See this? This is a swatch. You knit a swatch. A small piece of fabric using the yarn and stitch pattern you’re going to use. You knit it. You block it. You measure it. You count how many sts and rows per inch. Then you use those numbers along with the measurements of the finished project and you decide how many sts and rows you need.
This swatch is 6 x 6 inches. It has 14 sts and 20 rows over 4 inches, measured in the middle of the swatch. I calculated accordingly.
See this? This is Ben’s sweater. Knit with the same yarn, needles and stitch pattern as that swatch above. Before I blocked it, its measurements were smaller than the ones I wanted for Joey’s sweater. Joey is three years younger than Ben and wears four sizes smaller than what Ben wears.
I blocked the sweater to Ben’s measurements, but was stretched tight like the skin on a drum. I reblocked it, allowing it to relax and now it fits Joey. Sort of. The sleeves are rather constricting, and the body is a little long. The yoke is about 3 inches deep and it should be more like 4 or 5.
See this? This is Ben’s sweater. I gave up on the stitch pattern. I decided that perhaps the garter rib pattern had contracted because, well, it’s garter and rib. So I went with St st. I had also done a swatch with St st, and I recently knit myself a sweater using this same yarn in a different color and it fits perfectly.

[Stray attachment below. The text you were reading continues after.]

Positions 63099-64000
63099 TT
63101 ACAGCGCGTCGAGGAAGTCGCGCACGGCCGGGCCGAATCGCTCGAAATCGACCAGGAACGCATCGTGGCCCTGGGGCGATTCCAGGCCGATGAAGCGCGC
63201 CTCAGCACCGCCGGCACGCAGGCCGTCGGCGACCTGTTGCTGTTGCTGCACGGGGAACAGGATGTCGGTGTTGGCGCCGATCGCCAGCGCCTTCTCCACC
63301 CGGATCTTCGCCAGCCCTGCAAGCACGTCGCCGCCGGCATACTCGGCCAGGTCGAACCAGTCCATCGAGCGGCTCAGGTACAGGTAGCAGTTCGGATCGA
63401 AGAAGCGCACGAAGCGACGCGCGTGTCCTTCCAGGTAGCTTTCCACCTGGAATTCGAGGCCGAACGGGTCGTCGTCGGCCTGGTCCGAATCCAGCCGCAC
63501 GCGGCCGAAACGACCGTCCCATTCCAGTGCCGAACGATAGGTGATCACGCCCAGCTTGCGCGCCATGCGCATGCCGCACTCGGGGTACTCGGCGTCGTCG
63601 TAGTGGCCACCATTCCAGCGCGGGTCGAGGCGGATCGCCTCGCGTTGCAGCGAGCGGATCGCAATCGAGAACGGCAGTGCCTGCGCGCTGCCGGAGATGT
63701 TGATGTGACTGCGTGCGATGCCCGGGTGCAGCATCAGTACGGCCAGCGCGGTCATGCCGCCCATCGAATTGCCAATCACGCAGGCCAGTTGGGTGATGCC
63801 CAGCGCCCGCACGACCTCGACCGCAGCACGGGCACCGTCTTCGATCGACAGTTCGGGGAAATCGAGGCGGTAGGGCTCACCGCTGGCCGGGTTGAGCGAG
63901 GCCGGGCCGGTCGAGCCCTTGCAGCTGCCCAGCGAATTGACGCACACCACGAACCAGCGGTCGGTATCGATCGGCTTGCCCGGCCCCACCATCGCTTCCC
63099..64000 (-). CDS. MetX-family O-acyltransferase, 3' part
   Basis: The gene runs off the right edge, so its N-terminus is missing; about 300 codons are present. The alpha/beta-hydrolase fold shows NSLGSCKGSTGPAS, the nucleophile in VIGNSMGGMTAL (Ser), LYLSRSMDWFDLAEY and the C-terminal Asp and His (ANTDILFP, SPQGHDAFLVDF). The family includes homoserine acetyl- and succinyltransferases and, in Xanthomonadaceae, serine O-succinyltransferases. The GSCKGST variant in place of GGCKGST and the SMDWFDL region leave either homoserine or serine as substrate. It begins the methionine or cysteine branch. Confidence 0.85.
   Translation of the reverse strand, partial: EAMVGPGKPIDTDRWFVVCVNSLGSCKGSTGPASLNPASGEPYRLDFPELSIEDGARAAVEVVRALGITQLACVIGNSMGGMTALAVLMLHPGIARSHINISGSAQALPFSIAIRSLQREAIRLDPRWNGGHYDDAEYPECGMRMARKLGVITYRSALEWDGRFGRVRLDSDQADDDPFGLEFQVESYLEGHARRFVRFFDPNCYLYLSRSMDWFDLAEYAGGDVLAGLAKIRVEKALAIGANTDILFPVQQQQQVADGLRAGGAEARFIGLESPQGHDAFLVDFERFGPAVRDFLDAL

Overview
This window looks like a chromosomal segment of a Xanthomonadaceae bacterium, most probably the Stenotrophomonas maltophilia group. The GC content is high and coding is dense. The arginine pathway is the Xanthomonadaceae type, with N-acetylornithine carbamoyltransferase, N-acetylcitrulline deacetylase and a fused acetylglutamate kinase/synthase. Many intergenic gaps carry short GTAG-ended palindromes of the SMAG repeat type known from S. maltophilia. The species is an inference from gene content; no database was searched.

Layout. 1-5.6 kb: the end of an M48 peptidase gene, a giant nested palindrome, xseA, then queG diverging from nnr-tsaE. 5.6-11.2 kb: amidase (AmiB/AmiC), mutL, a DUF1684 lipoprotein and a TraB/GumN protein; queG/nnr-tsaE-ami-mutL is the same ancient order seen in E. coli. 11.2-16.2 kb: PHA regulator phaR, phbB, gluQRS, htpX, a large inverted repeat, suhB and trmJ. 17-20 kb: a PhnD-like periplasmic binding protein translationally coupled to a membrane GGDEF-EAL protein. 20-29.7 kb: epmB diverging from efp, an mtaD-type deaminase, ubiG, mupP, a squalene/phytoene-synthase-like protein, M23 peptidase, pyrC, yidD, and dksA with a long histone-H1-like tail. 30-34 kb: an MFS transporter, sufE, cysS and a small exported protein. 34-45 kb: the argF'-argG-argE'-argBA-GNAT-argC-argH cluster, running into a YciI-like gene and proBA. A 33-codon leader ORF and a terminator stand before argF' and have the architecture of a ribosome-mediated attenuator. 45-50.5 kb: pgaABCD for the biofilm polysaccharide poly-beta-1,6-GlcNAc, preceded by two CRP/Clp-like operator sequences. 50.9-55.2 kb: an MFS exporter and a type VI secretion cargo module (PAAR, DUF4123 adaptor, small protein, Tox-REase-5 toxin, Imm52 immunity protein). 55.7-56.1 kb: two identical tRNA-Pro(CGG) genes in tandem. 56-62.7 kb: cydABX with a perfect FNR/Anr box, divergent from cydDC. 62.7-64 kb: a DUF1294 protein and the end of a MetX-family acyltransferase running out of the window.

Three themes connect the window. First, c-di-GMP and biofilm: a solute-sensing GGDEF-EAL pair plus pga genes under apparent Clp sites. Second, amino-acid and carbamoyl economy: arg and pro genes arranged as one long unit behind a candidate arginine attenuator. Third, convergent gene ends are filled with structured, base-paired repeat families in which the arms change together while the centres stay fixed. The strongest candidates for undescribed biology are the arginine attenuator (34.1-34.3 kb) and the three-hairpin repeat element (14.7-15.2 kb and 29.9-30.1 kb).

Today I was 4 inches short of finishing the first sleeve for Ben’s sweater. His arm measures 5″ at the wrist and 7″ at the upper arm. I took my gauge and calculated enough sts to have 2″ of ease at the wrist and the upper arm. I tried it on him to see how much further I needed to go. It was skin tight. Like leggings. Or pantyhose (if you know what pantyhose are). I measured him two days ago so you can’t say, Oh, well, he’s grown.
The biggest knitting mantra you will hear over and over again is, Knit a swatch. Swatches tell you all sorts of things. They tell you what the fabric will look like in the finished garment. They tell you what your gauge is with that yarn and those needles. They tell you how the fabric acts after it’s been washed.
You wanna know what I say? Swatches lie. They lie, lie, lie. If you want to know how your fabric will change with blocking, knit a swatch, measure it, block it without pinning, and measure it again. That will tell you how your fabric will change with blocking. Other than that, measure as you go. Measure, measure, measure.
Swatches are nothing more than a knitter’s attempt to make science out of what is actually an art. We write patterns based on gauge, and we calculate all sorts of measurements and tell you all sorts of things about what the finished project will look like. But in the end, knitting is an art. Nothing more, nothing less.
P.S. I’ve known all this for some time. The truth about swatches. I still swatch.